By MATT VOLZ
HELENA, Mont. (AP) -- Montana wildlife officials on Wednesday said they will recommend the relocation of 68 quarantined Yellowstone National Park bison to two Indian reservations after running into strong opposition by ranchers and landowners to proposals to move the animals to other parts of the state.
The bison could be moved to the Fort Peck and Fort Belknap reservations this winter if the Fish, Wildlife and Parks Commission approves the recommendation at its Dec. 9 meeting.
Tribal officials with the northeastern Montana reservations have been advocating the relocation for several years. They welcomed the news Wednesday and encouraged the commission to take the last step.
"I'm only hoping that the commission will deal with it in a positive way and let us have them," said Fort Peck Fish and Game director Robert Magnum. "They've been locked up in these holding cells long enough. It's time to give them some room to roam."
FWP officials proposed earlier this year to relocate up to 150 bison they say are disease-free after spending years in quarantine as part of a U.S. government program. That plan sparked a debate on whether the bison that once roamed the Great Plains by the millions still have a place in the landscape of the modern West.
The proposal generated more than 3,300 public comments and hours of testimony at hearings across the state.
FWP had originally considered four possible relocation sites, but received an overwhelmingly negative response from residents near the Spotted Dog and Marias River wildlife management areas in southwestern and northern Montana.
The ranchers, landowners and hunters in those areas expressed concern with the spread of disease and damage to private property.
Fort Peck and Fort Belknap tribal officials, on the other hand, have long said they would welcome the bison and cited their historical and cultural ties to the animals.
"We've been hoping for a better way for our cultural life, with the buffalo being so connected to us," Magnum said. "I'd like to see our dream come true now and start taking care of these guys."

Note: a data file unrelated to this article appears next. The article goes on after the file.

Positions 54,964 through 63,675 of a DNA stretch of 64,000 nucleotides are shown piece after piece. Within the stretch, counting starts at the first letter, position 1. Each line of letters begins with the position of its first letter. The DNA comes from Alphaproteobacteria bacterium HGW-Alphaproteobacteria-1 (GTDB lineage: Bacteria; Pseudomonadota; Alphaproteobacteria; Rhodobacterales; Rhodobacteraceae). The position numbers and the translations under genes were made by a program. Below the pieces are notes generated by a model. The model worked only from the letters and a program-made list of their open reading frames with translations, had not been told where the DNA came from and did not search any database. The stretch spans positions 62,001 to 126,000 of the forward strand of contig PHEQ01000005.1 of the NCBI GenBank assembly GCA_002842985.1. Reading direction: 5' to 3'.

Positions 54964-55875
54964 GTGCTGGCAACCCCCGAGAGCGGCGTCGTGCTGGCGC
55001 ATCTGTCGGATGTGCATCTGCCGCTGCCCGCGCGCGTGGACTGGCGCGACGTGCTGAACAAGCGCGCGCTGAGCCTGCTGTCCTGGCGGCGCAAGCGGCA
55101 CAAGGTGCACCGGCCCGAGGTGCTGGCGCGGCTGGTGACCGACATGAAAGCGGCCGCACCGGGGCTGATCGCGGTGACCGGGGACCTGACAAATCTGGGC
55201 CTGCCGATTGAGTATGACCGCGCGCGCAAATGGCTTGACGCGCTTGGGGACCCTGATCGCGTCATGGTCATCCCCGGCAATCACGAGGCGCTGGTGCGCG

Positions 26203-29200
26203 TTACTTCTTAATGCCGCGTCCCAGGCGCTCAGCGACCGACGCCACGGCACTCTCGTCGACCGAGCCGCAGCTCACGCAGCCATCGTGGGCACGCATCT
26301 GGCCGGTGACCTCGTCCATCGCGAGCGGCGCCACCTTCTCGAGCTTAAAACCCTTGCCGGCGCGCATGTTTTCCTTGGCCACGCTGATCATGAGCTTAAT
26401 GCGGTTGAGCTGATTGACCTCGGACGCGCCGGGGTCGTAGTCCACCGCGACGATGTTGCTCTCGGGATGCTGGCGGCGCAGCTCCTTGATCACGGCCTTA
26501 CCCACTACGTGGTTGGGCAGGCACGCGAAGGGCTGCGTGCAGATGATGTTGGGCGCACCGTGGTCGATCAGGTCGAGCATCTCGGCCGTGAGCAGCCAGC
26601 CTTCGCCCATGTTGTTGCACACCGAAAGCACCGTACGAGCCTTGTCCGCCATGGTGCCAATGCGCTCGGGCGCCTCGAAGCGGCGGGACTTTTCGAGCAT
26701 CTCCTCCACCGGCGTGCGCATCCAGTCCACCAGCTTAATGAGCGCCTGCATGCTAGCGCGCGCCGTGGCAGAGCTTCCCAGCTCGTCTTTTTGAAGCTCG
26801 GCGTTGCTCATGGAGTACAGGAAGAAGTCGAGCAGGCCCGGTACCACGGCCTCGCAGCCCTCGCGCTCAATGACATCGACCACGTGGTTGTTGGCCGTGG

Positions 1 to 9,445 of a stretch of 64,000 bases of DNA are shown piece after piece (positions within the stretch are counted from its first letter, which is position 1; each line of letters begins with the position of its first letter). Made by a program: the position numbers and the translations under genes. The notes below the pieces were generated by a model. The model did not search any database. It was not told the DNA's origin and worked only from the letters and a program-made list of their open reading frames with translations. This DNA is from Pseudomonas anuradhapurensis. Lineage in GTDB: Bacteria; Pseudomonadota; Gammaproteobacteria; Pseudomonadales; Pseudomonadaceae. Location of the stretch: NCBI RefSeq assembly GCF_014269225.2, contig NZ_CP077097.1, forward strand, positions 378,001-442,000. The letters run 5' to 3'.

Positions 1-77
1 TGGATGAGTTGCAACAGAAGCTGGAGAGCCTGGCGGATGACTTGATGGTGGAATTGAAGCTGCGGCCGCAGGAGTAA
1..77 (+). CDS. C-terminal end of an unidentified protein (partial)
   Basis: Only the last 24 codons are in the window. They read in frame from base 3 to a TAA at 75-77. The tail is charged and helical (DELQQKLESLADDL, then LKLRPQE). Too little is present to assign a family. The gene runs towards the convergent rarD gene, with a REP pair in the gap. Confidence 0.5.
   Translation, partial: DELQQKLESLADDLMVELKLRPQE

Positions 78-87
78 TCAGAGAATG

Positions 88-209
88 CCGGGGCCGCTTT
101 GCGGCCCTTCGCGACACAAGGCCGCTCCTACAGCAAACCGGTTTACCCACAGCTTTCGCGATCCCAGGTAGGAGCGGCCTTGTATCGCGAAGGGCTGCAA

FWP director Joe Maurier signed a record of decision Wednesday recommending the animals' relocation to the reservations. Neither the Spotted Dog nor Marias River sites will be recommended, according to an FWP statement.
The 68 bison to be relocated are now being held in a government-run quarantine center north of Yellowstone National Park near Corwin Springs. Another 143 bison that were part of the program are being held for the state on a ranch owned by media mogul Ted Turner.
Those bison will remain on Turner's ranch through at least 2015, according to FWP.
The quarantine program began in 2004 and sought to determine if bison could be kept free of bacteria that cause the disease brucellosis, which causes miscarriages in some pregnant animals. Ranchers are concerned bison could spread the disease to their cattle, though wildlife officials say the quarantined animals have been repeatedly tested and are disease-free.
The tribes will have to continue testing the animals for the five years remaining in the program.
If the commission approves the move, all 68 bison will at first be moved to a 4,800-acre fenced area on the Fort Peck reservation capable of holding 150 animals, Magnum said.
Fort Belknap Fish and Game director Mark Azure said his tribe has selected a 1,900-acre area for the bison, which he hopes to have fenced and ready by next summer.
"With winter upon us, there's not a whole lot we can do," Azure said.
Copyright 2011 The Associated Press.